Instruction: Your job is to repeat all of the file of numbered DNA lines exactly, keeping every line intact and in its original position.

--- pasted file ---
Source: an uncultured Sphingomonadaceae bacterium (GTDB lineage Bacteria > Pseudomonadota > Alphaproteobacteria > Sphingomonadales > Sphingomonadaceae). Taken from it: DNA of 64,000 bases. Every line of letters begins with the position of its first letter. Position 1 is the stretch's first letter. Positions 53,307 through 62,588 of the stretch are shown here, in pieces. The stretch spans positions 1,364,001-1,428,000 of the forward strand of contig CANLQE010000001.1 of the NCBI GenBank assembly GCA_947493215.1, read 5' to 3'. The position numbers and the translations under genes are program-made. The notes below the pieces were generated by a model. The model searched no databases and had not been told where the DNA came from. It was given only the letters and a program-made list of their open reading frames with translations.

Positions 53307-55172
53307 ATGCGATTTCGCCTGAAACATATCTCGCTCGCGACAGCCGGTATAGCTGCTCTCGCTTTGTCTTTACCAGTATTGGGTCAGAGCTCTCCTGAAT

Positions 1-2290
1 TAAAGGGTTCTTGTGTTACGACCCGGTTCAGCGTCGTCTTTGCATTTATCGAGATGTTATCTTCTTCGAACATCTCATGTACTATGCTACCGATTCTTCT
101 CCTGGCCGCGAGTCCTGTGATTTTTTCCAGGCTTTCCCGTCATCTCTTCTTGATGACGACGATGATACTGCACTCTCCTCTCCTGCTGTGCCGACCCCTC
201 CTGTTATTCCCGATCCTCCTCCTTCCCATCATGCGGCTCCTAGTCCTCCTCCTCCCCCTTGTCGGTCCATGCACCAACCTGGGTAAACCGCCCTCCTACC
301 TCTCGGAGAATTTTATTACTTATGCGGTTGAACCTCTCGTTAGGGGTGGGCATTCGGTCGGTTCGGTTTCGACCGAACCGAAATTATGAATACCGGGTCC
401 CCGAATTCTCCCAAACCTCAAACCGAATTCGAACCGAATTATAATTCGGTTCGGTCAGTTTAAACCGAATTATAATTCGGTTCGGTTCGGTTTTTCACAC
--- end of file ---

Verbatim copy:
Source: an uncultured Sphingomonadaceae bacterium (GTDB lineage Bacteria > Pseudomonadota > Alphaproteobacteria > Sphingomonadales > Sphingomonadaceae). Taken from it: DNA of 64,000 bases. Every line of letters begins with the position of its first letter. Position 1 is the stretch's first letter. Positions 53,307 through 62,588 of the stretch are shown here, in pieces. The stretch spans positions 1,364,001-1,428,000 of the forward strand of contig CANLQE010000001.1 of the NCBI GenBank assembly GCA_947493215.1, read 5' to 3'. The position numbers and the translations under genes are program-made. The notes below the pieces were generated by a model. The model searched no databases and had not been told where the DNA came from. It was given only the letters and a program-made list of their open reading frames with translations.

Positions 53307-55172
53307 ATGCGATTTCGCCTGAAACATATCTCGCTCGCGACAGCCGGTATAGCTGCTCTCGCTTTGTCTTTACCAGTATTGGGTCAGAGCTCTCCTGAAT

Positions 1-2290
1 TAAAGGGTTCTTGTGTTACGACCCGGTTCAGCGTCGTCTTTGCATTTATCGAGATGTTATCTTCTTCGAACATCTCATGTACTATGCTACCGATTCTTCT
101 CCTGGCCGCGAGTCCTGTGATTTTTTCCAGGCTTTCCCGTCATCTCTTCTTGATGACGACGATGATACTGCACTCTCCTCTCCTGCTGTGCCGACCCCTC
201 CTGTTATTCCCGATCCTCCTCCTTCCCATCATGCGGCTCCTAGTCCTCCTCCTCCCCCTTGTCGGTCCATGCACCAACCTGGGTAAACCGCCCTCCTACC
301 TCTCGGAGAATTTTATTACTTATGCGGTTGAACCTCTCGTTAGGGGTGGGCATTCGGTCGGTTCGGTTTCGACCGAACCGAAATTATGAATACCGGGTCC
401 CCGAATTCTCCCAAACCTCAAACCGAATTCGAACCGAATTATAATTCGGTTCGGTCAGTTTAAACCGAATTATAATTCGGTTCGGTTCGGTTTTTCACAC